The New Gmail Is Definitely Going To Have Self-Destructing Emails

The New Gmail Is Definitely Going To Have Self-Destructing Emails

It's likely that all the new features included in Gmail and its new design will be revealed during Google I/O developer conference which starts May 8th. Similarly, the actual security offered by this concept may also be limited, as the TechCrunch report notes that there is no control mechanism preventing the user from taking a screenshot of the message.

The search engine giant has another feature up its sleeve called "confidential mode" that will allow users to limit what recipients can do with the emails you send, preventing them from being forwarded, downloaded or printed, according to another report in The Verge.

Google is expected to implement new design changes within Gmail for all users within the next couple weeks. The refreshed design will appear for Gmail users on the web, bringing it closer to the company's tweaks for Gmail on mobile devices. Google confirmed the update to The Verge last week and a leaked email about the update promises a "fresh, clean look" for Gmail with some new features, including a predictive "smart reply" feature for Gmail's web version.

We recently reported that Gmail would soon get a series of interesting new improvements and features.

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As of now, it's unknown whether the feature is going to be compatible with non-gmail users.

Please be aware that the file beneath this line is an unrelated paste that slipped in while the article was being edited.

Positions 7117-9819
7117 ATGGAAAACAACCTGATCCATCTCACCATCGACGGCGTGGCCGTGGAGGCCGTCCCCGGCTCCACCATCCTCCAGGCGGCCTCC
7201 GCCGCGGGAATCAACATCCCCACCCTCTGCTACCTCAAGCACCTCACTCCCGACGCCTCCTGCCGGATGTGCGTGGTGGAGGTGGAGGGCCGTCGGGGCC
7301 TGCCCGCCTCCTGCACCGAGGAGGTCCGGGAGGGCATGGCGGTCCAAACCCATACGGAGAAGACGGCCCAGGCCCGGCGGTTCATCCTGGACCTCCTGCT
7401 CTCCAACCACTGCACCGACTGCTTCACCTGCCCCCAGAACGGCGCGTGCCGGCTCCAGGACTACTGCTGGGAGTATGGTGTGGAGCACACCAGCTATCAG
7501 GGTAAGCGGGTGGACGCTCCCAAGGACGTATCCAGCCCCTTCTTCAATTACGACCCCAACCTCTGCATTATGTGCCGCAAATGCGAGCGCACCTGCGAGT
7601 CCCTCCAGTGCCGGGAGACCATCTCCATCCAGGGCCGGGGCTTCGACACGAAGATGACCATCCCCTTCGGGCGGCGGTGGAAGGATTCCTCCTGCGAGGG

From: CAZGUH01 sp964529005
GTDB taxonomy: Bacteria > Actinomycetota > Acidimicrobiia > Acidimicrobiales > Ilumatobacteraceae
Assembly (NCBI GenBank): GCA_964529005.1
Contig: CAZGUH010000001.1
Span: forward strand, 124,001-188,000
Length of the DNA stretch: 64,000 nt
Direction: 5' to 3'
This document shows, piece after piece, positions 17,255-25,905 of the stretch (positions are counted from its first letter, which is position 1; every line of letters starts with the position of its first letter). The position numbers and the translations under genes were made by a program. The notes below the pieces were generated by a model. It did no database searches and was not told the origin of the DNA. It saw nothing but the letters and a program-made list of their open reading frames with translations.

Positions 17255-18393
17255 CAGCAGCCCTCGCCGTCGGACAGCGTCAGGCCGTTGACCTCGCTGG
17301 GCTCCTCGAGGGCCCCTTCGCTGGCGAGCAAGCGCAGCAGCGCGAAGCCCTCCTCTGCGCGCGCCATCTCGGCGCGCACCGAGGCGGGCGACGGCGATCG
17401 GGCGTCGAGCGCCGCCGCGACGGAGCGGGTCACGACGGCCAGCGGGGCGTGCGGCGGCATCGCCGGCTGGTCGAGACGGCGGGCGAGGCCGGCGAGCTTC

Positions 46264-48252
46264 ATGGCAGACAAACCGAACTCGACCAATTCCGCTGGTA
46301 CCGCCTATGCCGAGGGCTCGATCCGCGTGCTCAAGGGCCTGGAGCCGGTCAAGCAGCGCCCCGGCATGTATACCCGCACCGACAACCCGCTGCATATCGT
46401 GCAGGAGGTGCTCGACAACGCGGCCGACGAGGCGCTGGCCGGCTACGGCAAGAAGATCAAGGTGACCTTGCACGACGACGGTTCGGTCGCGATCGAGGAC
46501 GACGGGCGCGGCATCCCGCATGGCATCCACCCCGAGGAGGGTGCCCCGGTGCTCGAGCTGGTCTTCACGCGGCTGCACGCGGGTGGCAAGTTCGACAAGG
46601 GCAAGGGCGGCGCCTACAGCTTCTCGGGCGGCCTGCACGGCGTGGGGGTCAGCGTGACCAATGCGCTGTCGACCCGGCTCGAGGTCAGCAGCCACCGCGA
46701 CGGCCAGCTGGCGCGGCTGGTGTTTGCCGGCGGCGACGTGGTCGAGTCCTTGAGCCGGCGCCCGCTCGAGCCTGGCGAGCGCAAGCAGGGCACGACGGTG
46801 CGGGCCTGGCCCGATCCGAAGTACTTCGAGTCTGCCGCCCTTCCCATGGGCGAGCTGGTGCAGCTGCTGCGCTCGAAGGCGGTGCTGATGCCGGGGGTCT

Here are six changes that you will see when Google launches its new look in May. This upgrade lets you share more photos, files and videos than ever before using the service. You are then given the option to choose an expiration date for the message.

Snooze an email - You tag an email with a time stamp and it disappears from your inbox and reappears at the time you've chosen. This icon will not only allow you to set an expiration date of a sent email but there's also a "Require Passcode" option that you can select if you want the recipient to confirm their identity with a passcode sent via SMS. Finally, an email can be locked behind a two-factor authentication process to ensure that only the intended recipient can read it. The default layout highlights details and attachments, comfort keeps highlights hidden, and compact is comparable to the current Gmail design.

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